By Dayan Jayatilleka –
“By oneself is evil done; by oneself is one defiled. By oneself is evil left undone; by oneself is one made pure…” The Dhammapada
I’m not a Buddhist in terms of affiliation or adherence, but the Buddha is part of my makeup since, as one of humanity’s most evolved minds and greatest philosophers, he sure got a great many important things right. What I’ve quoted above is just one of them.
I also see lots of movies and have done so since I was a kid. My father had family passes to the box seats because he was a film reviewer. Last week I saw the most honest, courageous and important piece of art –and certainly movie– on Sri Lanka done by a Sri Lankan. Directed by Jude Ratnam, it is called “Demons in Paradise” and has already been screened at Cannes. It is about us, all of us.
“Demons in Paradise” is a road movie, but it is unlike most road movies. While it has many roads, it is also a “reverse road movie” if I may coin a phrase, in that it takes the road back to the 1980s. It is a road movie that leads not only to a truth or truths about others or ourselves as a collective, but about the director himself. It ventures into the consciousness of a young man in the Tamil diaspora and the processing of his experience of what and where he’s coming from. He is not the man he was when the movie, and the journey, end. He questions not only us but himself and does so transparently, sharing the answers –and the questions—with his audiences.
At one level, this movie reports from the Conradian heart of darkness of Sri Lanka, evoking “the horror, the horror”, but when the film reaches the heart of darkness we see ourselves, our true selves, the truth of our times and situations—rather like the turn, the surprising inversion of the masterly closing sequence of Kubrick’s ‘2001’ or Tarkovsky’s ‘Solaris’, or at a much lesser level of artistic endeavor, of ‘The Omega Man’ ( “Soylent Green is people!”) and the original ‘Planet of the Apes’ (both with Charlton Heston).
This is cinema from the abyss and back. Ratnam looks into the abyss and more importantly, catches on camera, former participants looking into the abyss. Still more significant, he makes us look into the abyss within us, as individuals, as distinct collectives and as an island society, a country. It upends simplistic narratives which endow communities with a monopoly of virtue and/or victimhood. It burns a hole in zero-sum paradigms that block the truth coming through. This movie, especially if subtitled in Sinhala and Tamil, can be the beginnings of a collective catharsis and can draw us together, begin the healing.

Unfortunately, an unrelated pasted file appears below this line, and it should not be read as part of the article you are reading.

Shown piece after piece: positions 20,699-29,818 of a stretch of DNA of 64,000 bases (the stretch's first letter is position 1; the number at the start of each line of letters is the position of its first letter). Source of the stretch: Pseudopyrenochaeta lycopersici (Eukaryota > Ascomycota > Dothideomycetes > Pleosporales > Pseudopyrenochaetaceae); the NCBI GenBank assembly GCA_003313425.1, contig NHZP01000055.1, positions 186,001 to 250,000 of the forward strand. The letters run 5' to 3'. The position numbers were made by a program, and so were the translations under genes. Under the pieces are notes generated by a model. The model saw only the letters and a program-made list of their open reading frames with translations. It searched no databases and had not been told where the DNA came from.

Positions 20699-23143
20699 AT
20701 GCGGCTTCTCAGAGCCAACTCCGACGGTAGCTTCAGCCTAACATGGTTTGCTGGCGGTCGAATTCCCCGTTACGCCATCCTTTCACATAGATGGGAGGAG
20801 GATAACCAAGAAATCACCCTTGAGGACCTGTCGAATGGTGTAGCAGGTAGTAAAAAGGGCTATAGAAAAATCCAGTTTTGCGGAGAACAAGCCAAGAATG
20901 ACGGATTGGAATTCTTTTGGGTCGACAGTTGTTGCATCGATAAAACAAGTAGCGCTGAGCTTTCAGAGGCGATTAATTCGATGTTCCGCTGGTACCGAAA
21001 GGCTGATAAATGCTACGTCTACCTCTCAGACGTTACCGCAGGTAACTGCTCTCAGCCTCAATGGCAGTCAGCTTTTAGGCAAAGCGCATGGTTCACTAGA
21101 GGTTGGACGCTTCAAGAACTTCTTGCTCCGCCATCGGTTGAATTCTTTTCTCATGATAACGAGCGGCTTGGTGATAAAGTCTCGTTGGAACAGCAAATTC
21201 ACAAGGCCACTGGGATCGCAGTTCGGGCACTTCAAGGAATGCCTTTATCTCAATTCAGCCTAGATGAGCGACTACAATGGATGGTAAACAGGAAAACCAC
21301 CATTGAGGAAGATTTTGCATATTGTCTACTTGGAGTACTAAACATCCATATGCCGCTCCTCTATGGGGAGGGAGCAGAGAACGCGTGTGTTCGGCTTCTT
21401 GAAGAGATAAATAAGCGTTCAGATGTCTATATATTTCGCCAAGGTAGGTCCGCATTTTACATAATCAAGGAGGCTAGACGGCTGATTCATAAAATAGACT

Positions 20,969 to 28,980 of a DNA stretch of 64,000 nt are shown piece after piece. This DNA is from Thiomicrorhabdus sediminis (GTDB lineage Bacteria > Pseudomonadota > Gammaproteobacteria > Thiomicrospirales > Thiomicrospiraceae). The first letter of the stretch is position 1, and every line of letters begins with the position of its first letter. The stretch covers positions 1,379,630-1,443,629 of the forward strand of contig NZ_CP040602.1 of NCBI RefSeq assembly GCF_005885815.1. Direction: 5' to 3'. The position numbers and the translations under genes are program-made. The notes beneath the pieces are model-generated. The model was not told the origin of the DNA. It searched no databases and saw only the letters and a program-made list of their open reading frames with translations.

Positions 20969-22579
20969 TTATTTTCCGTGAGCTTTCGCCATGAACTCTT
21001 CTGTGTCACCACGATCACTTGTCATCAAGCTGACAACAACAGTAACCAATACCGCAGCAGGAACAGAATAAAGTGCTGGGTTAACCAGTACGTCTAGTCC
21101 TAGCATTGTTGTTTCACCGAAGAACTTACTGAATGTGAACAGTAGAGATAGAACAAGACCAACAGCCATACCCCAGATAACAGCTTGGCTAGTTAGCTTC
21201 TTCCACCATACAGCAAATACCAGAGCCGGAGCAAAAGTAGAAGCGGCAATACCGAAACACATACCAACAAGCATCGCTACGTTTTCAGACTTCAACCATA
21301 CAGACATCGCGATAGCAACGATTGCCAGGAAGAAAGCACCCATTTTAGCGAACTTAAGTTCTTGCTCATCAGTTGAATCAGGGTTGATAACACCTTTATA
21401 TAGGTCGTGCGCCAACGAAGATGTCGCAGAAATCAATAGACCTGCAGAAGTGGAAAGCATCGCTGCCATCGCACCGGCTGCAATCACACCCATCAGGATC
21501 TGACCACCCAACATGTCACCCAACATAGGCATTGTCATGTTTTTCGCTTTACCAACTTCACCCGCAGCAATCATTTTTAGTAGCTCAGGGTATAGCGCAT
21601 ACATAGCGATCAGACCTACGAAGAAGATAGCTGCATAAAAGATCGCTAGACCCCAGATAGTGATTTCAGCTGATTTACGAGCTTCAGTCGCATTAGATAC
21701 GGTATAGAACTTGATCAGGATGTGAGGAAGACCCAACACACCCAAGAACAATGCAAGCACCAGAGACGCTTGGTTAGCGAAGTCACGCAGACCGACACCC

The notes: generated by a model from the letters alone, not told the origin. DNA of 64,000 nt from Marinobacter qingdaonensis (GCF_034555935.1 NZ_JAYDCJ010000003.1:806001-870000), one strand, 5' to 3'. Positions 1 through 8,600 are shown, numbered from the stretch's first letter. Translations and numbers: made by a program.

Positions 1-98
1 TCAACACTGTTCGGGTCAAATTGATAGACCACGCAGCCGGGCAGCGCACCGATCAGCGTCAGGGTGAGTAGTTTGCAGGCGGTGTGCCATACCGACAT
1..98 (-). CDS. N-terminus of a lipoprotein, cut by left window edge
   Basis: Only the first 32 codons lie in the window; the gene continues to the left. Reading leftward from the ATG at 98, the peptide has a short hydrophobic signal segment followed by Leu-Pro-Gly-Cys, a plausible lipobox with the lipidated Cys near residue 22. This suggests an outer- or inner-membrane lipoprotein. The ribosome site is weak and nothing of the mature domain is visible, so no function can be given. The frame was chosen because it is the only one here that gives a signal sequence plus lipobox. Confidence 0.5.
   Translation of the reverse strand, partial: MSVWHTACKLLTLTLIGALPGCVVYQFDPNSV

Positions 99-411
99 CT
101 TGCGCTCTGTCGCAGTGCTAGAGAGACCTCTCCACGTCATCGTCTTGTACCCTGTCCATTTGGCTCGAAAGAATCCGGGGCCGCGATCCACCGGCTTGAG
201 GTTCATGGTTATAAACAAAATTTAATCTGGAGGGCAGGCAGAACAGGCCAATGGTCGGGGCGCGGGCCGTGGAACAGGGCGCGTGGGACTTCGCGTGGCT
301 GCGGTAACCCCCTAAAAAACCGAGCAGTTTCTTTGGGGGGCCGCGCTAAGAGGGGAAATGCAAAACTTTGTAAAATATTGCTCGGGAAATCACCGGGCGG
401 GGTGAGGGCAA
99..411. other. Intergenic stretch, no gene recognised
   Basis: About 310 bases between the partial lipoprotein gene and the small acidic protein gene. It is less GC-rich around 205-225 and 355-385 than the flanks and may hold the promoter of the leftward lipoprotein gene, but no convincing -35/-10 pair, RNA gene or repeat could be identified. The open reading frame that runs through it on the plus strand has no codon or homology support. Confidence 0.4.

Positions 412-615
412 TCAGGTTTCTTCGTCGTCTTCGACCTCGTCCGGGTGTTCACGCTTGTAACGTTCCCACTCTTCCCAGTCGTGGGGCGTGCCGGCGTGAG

This film takes the lid off fanaticism, violent fundamentalism; of political evil—of the evil that human beings do to each other, including to non-participating innocents, in the name of political, ethnic or ethno religious causes. At its core, the movie confronts the question of right and wrong; of good and bad. It therefore deals with a universal moral theme and has a truly universal significance. The Bible says “know ye the truth and the truth shall set ye free”. Jude Ratnam’s movie not just tells the truth about us, it enables us to see the truth about our communities, our times and ourselves. By searching for the truth, by bringing the truth to light and letting the world see, by telling the truth to the people, Jude Ratnam has become an exceptional man; probably the freest young man I know—a maker of a truly existentialist film. If this movie is seen and understood, then the whole Tamil community can begin to be free.
It is one of the most important movies I have seen and should be screened the world over, because the moral phenomenon it speaks to—the character of violent conflict and the indiscriminate use of that violence; the phenomenon of barbarism—is of truly global significance; a warning about moral boundaries valid anywhere people feel oppressed and fight for freedom. It reports from the Sri Lankan heart of darkness, which is also ‘the dark side of the Force’ of many but not all liberation struggles. If it is shown with suitable subtitling, say in Hebrew and Arabic, in Spanish and Tagalog, it can have a positive ripple effect in the collective consciousness of those societies.
Ratnam goes beyond and beneath the state, tracking the roots of evil even in the anti-state space, ultimately locating them in societies and individuals. It is not merely, or even primarily, the state that is held accountable. It is organized groups of humans and society itself. Ratnam does not ‘statize’ accountability; he socializes it. Accountability is no longer state-centric; it is ‘humano-centric’. Accountability and reconciliation are no longer top-down, formal, institutional and dis-organic; they are bottom-up, informal, social and organic processes. They are no longer unilaterally targeted, they are dialogic. They are no longer externalized (The Other and/or the State), they are internalized. They are not a one-way street, but a two-way, or better still, a multilateral, roundtable conversation. They do not take the form of a Special Court but of a conversation around a campfire.
Based on my experience in Sri Lanka as an observer-participant of serial civil wars, and my experience in countries which have experienced civil wars, I have always felt that authentic accountability and reconciliation can come, not from Geneva resolutions or lacerating top-down, state-driven domestic processes, but through art. This movie proves it, because as we have known from the time of Aristotle’s writing, good dramatic art produces catharsis and catharsis comes only from good dramatic art.
The climactic scene of a conversation around a campfire can do more for accountability and reconciliation than a dozen co-sponsored resolutions of the UN Human Rights Council.